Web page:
In this sobering near-future novel from Ackerman (Waiting for Eden), a former Marine, and Stavridis (Sailing True North), a retired U.S. Navy admiral, a number of incidents across the globe build toward war between the U.S. and China. American war ships in the disputed waters of the South China Sea come upon an incapacitated trawler carrying advanced Chinese technology. The plane of a Marine pilot testing new stealth capability is remotely hijacked and delivered into Iranian hands. A Chinese defense attach on assignment in the U.S. executes a plan to decimate the American Navy and cripple the nation's cyber infrastructure. A U.S. deputy national security adviser at odds with his superiors must use his ethnic connections to negotiate a peace, even as an ever-escalating series of attacks engulfs American and Chinese cities in nuclear fire. The authors do a fine job depicting the human cost of geopolitical conflict, though they avoid the hardware emphasis of most military thrillers, and some of the potentially more exciting scenarios occur offstage. Those seeking a realistic look at how a future world war might play out will be rewarded.
Illumination of peril we face today
The book raises awareness of a real peril we face today, sounds an alarm. All Americans should be aware of the situations and possibilities portrayed in the book.
Having said that. If you are looking for a ‘competence porn’ or a real war game write-up, you’re not going to find it in this book. The book reads like a collection of images/impressions of a possible future. It’s pretty short on not descriptions of mechanics and dynamics of interactions between humans, machines, and environment.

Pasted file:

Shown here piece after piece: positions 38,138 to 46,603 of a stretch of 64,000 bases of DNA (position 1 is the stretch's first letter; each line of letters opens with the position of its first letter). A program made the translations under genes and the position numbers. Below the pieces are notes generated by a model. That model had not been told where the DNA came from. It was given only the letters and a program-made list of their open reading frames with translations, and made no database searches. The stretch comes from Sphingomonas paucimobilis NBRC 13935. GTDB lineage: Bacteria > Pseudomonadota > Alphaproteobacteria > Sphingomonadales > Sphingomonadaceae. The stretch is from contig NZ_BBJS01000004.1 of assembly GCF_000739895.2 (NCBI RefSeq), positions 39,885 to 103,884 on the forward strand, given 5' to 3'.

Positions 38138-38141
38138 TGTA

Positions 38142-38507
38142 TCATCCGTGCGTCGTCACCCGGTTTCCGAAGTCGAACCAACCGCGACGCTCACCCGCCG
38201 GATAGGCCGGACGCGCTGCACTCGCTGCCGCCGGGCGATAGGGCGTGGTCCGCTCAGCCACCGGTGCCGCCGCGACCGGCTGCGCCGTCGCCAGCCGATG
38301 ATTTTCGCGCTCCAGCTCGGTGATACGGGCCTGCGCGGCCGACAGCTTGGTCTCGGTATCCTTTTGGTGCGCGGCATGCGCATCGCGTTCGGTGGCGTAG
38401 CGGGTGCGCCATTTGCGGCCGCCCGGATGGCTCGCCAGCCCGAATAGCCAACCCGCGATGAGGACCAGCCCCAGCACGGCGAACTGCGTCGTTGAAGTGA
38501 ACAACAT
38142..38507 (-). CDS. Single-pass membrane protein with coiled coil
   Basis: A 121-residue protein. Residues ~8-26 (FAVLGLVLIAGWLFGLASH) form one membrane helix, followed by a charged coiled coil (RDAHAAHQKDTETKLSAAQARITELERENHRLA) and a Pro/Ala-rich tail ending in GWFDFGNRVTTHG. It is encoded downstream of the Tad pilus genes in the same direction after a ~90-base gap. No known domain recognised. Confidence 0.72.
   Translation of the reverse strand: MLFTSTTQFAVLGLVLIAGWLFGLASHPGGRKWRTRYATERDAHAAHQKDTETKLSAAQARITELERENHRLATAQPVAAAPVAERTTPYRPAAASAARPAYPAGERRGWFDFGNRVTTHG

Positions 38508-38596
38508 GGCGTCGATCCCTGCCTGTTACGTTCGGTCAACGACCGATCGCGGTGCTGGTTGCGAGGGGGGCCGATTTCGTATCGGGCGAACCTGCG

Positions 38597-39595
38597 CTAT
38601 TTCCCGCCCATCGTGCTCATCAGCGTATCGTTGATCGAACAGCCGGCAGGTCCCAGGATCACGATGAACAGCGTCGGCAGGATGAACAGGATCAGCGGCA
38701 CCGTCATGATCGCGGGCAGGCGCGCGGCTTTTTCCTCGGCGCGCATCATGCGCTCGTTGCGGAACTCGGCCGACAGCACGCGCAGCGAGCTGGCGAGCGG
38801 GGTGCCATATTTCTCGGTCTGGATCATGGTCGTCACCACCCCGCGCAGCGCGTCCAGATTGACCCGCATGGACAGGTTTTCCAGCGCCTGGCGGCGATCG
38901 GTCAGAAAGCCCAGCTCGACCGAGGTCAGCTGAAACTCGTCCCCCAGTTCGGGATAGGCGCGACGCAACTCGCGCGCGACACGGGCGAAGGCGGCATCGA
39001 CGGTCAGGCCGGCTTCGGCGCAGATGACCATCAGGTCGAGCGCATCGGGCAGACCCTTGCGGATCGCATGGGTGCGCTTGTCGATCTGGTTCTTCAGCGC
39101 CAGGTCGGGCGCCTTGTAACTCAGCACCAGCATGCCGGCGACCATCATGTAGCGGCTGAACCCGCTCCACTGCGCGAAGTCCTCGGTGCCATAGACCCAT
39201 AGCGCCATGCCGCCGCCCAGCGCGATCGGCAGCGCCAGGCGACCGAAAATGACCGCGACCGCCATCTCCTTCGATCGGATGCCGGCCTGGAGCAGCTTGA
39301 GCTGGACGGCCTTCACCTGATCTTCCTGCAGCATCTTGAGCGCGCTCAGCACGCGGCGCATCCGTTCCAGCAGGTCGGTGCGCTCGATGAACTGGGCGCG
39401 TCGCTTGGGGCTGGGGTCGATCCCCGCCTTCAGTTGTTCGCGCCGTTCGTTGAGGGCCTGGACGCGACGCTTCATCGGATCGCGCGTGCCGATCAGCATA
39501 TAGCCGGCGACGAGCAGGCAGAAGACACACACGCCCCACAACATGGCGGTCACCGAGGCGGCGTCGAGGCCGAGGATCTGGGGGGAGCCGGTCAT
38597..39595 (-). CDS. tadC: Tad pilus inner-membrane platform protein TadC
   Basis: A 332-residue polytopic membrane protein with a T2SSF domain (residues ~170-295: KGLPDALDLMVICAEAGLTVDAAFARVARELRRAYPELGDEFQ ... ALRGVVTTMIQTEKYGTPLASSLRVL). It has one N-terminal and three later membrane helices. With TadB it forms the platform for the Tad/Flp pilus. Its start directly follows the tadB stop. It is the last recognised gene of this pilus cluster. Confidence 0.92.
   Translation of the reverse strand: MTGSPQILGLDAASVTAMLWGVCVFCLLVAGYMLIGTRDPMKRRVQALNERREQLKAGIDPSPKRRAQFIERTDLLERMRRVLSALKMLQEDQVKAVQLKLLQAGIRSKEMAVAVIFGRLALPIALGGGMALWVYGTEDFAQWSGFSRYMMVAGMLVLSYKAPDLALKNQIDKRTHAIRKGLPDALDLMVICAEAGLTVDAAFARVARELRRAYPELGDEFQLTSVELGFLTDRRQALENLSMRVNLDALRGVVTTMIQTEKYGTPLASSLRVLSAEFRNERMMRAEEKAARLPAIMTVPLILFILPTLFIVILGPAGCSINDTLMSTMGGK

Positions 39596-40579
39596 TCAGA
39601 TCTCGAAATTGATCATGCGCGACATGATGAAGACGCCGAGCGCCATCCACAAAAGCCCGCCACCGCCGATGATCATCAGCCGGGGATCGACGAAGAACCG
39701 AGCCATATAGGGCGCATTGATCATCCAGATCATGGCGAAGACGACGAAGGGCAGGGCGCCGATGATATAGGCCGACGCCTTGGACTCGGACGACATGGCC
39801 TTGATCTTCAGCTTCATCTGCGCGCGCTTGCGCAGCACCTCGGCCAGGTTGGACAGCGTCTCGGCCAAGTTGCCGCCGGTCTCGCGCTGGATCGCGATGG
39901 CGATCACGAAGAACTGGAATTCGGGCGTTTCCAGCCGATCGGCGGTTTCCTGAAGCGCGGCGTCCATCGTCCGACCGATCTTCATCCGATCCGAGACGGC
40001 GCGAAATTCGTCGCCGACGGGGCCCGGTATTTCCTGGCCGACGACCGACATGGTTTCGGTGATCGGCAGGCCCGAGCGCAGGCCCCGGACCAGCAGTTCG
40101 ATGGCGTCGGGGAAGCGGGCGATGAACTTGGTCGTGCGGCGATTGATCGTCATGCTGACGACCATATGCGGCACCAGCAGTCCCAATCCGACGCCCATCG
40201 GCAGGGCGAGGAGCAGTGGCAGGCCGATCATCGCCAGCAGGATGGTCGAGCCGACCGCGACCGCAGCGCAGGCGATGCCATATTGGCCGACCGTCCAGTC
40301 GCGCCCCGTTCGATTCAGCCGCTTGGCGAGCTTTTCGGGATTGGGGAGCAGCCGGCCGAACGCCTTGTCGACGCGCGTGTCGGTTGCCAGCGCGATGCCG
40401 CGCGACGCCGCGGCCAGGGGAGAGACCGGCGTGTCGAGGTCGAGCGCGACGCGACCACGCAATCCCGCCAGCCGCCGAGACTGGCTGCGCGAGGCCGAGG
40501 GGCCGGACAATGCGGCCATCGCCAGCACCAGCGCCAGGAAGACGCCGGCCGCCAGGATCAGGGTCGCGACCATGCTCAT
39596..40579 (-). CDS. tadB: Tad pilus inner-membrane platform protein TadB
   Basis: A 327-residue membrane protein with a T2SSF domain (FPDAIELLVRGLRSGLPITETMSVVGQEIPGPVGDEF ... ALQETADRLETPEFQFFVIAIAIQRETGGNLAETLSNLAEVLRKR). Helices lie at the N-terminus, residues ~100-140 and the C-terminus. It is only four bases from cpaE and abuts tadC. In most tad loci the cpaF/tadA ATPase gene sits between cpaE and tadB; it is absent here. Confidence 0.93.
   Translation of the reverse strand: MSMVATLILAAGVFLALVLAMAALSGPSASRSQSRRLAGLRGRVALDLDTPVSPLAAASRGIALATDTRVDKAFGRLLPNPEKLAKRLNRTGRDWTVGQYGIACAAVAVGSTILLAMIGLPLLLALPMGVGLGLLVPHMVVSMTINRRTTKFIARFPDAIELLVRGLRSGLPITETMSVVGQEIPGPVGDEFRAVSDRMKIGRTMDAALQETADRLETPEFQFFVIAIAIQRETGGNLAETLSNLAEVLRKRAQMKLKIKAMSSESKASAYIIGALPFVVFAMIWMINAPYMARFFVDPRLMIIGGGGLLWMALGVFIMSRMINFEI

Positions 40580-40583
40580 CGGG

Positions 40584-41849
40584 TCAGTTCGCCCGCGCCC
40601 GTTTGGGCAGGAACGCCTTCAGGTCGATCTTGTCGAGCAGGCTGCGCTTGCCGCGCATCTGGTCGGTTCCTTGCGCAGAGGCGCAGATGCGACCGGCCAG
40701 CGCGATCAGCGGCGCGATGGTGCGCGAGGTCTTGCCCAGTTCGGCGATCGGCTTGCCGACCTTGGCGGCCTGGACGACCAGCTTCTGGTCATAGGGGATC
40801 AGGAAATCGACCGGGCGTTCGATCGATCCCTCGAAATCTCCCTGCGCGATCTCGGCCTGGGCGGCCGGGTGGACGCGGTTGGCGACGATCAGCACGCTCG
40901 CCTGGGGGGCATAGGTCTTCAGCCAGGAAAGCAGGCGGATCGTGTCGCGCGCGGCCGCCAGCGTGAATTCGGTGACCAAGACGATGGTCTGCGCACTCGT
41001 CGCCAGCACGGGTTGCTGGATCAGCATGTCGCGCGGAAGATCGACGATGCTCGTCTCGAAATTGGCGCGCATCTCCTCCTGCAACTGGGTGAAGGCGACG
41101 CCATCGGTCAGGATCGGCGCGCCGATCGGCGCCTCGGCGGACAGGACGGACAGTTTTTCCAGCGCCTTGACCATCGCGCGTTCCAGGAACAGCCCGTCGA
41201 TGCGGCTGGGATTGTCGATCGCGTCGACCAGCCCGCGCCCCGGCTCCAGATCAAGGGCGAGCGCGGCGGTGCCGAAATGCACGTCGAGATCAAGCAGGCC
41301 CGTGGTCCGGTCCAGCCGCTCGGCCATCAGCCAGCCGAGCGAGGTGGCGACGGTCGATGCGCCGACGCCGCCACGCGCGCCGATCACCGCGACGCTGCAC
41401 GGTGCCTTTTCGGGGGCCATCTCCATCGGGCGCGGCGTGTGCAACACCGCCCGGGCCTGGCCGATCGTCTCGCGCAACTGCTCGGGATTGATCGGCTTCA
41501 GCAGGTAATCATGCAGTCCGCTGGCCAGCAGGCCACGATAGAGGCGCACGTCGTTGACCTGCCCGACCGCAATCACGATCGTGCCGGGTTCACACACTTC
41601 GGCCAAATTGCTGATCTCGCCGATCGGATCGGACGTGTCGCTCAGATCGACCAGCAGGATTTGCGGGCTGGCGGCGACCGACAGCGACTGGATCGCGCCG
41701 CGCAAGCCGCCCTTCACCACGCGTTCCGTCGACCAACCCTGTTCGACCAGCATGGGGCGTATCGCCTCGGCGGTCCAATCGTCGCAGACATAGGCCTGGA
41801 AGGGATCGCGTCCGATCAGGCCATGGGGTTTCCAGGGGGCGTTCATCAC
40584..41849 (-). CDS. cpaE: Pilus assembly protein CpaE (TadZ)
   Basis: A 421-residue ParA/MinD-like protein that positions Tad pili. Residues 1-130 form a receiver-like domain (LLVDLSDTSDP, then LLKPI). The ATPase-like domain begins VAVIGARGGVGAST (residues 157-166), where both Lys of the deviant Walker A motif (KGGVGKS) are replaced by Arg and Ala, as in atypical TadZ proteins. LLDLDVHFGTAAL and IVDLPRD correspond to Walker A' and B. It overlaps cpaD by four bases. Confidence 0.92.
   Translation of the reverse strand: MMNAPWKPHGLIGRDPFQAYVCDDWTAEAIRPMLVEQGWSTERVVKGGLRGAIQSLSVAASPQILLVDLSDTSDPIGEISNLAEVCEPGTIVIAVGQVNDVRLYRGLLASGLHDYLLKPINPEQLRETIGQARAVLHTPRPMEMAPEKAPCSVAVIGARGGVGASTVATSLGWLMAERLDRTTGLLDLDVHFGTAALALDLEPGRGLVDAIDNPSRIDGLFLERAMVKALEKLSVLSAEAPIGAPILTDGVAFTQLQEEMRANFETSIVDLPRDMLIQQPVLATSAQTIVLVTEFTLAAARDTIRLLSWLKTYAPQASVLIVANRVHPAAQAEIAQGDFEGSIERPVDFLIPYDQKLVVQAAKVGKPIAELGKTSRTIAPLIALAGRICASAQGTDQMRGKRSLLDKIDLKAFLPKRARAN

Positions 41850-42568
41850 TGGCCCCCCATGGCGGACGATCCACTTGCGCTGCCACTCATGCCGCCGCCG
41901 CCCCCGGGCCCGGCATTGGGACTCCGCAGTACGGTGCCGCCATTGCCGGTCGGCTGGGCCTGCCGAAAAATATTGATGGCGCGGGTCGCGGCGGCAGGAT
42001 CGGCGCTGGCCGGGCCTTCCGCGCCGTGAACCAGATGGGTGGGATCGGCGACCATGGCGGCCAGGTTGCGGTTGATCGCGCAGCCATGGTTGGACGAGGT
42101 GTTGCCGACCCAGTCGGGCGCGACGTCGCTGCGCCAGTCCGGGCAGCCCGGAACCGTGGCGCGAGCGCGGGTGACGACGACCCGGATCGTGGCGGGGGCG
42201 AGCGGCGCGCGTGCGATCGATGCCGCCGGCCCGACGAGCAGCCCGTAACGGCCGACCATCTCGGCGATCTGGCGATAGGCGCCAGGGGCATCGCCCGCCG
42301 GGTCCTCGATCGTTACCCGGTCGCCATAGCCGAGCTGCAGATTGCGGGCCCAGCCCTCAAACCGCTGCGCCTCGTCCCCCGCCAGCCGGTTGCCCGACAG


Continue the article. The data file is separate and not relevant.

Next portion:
Don’t Waste Your Time
Unrealistic with little detail. Forgettable characters with little to no development.
This book takes extreme liberties while completely disregarding entire sections of National Security and policy. It basically plays on this idea that one computer program could simultaneously hack every network, to include independently operated networks that don’t overlap or “talk” to each other, and bring the world to a halt. A student of even the most rudimentary computer networking class or security certificate would be able to understand how this isn’t realistic in the slightest.
It would’ve been more realistic to have the PRC utilize a spectrum of cyber warfare in a specific capacity such as a singular attack on the stock market, the power grid, NATO communications or even the military’s LINK 16 network. This book also completely ignores NATO and U.S. allies, satellites, space warfare, and the basic logistics of war. Don’t waste your time.
Easy to put down
Most the action was skipped in the book. Made the rest of the book very dry with nothing to grab you to keep reading. The book was very easy to put down.